Korah’s Rebellion

Ryan Goodwin




          There are a number of great lessons that we can learn from the story of Korah and his rebellion (Numbers 13). Interestingly, by seeing the impatience, impiety, and arrogance of this man, our eyes are opened to our own faults. If, indeed, somebody great like Elijah was a man with a character similar to ours (James 5:17), then someone evil like Korah represents the other side of our character.


They “Took Action”


          We are introduced to a man named Korah in Numbers 16:1, “Now Korah the son of Izhar. The son of Kohath, the son of Levi, with Dathan and Abiram, the sons of Eliab, and On the son of Peleth, sons of Reuben, took action…” It is never a good sign when uninspired men with an agenda “take action.” Usually, the action they take is irrational, so let us never fall into the trap that “any action is better than no action.”


·        Similarly, King Saul took action without guidance in 1 Samuel 13. Having waited so long for Samuel to return, it appeared that nothing was happening! “Who will not pity Saul? Nothing was happening. The brave hero, having waited seven days for Samuel to bless the battle at Gilgal, felt he could wait no more and slew the cultic calf himself” (“When nothing’s happening”, Seu, World Magazine, December 24, 2005).

·        The big danger when nothing is happening is to make something happen.

·        Unhappy husbands do this by looking for fulfillment in extra-marital relationships.

·        Children do this when they become impatient about birthday gifts and go looking for them in their parents’ closets.

·        Christians do this when they become impatient about how quickly prayers are being answered.

·        Sometimes we need to understand that God takes time, and the way He wants to do something may not please us in the short term. Korah, for example, believed that he had a right to bull ahead and take initiative where it was not called for.


“And they rose up before Moses, together with some of the sons of Israel, two hundred fifty leaders of the congregation, chosen in the assembly, men of renown” (16:2). It does not matter to God whether or not a man is of renown. Even the most noteworthy individuals mean nothing before the Lord (Galatians 2:6) because He does not show partiality. We should always be very careful not to follow a leader simply because of his reputation or his fame. Often, people are led astray by celebrities or “heroes” without ever stopping to listen to what they are saying.


Korah’s Complaint


          “And they assembled together against Moses and Aaron, and said to them, ‘You have gone far enough…’” (16:3) Perhaps they ought to have said such a statement about themselves! False teachers and apostates often never apply their own reasoning to themselves, proposing that “everybody else” has taken things too far or has apostatized the truth.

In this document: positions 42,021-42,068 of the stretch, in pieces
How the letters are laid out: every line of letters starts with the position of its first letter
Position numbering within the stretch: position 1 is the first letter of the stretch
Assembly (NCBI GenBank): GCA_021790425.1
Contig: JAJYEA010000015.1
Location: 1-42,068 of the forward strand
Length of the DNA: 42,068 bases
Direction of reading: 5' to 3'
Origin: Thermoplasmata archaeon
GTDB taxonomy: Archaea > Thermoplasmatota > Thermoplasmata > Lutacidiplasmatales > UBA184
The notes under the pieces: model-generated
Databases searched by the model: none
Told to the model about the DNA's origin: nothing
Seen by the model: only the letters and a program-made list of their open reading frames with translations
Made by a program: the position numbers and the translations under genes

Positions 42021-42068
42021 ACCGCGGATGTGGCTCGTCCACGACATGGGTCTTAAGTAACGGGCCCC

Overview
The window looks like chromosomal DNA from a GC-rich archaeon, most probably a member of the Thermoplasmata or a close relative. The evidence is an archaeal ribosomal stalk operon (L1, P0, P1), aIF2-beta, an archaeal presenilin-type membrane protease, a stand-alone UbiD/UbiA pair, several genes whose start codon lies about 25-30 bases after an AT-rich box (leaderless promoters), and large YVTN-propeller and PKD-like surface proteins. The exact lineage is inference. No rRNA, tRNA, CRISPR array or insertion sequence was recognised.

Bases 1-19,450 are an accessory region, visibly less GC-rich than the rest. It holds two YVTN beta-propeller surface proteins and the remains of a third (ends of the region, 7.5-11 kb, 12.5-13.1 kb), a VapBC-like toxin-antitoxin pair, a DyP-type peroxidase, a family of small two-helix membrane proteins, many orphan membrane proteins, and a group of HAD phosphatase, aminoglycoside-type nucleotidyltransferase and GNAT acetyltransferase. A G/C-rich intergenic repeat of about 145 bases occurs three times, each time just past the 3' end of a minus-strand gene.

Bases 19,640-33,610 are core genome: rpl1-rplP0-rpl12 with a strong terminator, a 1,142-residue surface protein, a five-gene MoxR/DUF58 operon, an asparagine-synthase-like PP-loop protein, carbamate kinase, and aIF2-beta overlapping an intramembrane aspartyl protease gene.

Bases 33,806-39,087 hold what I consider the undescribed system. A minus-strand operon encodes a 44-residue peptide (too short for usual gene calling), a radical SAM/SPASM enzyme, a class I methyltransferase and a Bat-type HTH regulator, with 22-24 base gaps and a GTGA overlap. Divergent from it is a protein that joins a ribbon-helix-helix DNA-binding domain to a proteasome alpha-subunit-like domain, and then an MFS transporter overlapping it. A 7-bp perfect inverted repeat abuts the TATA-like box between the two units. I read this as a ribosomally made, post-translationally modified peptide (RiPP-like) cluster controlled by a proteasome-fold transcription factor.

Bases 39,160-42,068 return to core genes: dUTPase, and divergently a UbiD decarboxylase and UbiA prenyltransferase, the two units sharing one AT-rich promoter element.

·        It is sad that such inconsistency exists in our world. If more people would apply their own lessons to themselves, then maybe we would have fewer hypocrites and more humble people who are willing to grow and learn.

·        Many thinkers in our liberal society are like this, as well. They often criticism conservatives because we are close-minded, stubborn, and unwilling to change. Yet I know very few liberals who are open to anything that contradicts their thinking.

·        Do righteous people really go “too far” when they obey the word of God? Is it so unreasonable that Moses and Aaron are simply keeping the command given them by God. We need to remember that when people deride us for the stands that we take, we have wisdom from above not below. Remind people of what Peter and John said, “Whether it is right in the sight of God to give heed to you rather than to God, you be the judge; for we cannot stop speaking what we have seen and heard” (Acts 4:19-20).


“‘For all the congregation are holy, every one of them, and the Lord is in their midst; so why do you exalt yourselves above the assembly of the Lord?’” Korah and his followers assert that it is wrong for Moses and Aaron to say who can and who cannot perform priestly duties before the Lord, i.e., incense burning, animal sacrifices, special ceremonial washing, and other exclusive functions. In the mind of Korah, all of Israel is holy to God, so why should there be any distinction between the priests (the descendents of Aaron) and all the other Israelites? Indeed, this argument sounds much like the one being made today by many religious people about women in church leadership roles. Indeed, if we are all equal in the eyes of God (Galatians 3:28) then why are women not allowed to lead singing, or serve as deaconesses, or even preach? The problem with such arguments, though, is that they completely ignore previously revealed words of God. Women cannot serve as deaconesses because of the scriptures (1 Timothy 3:8), and neither can they preach (1 Timothy 2:12, 1 Corinthians 14:34). In the same way, Korah should have considered what God had already said concerning the priestly duties in Exodus 28:1, 29:9, 28 and should have also accepted the authority of Moses as a prophet (Numbers 12:7-8).


The Godly Challenge


          “When Moses heard this, he fell on his face; and spoke to Korah and all his company, saying, ‘Tomorrow morning the Lord will show who is His, and who is holy, and will bring him near to Himself; even the one whom He will choose, He will bring near to Himself” (16:4-5). First, Moses responds very well to these accusations, as he often does. He bows down to the ground and puts his trust in God. Second, he leaves the judgment up to the only One who truly knows best; Jehovah. Moses does not waste his breath trying to defend himself, but instead proposes that God be the One to determine who is in the right. He effectively “leaves room for the wrath of God” instead of just forcing his own wrath (Romans 12:19). If God is on the side of Moses, it will become very clear and the system of priests shall remain intact. But if God is truly on the side of Korah and his followers, then the opportunity to perform priestly duties shall be opened up to every Israelite and Moses shall be supplanted.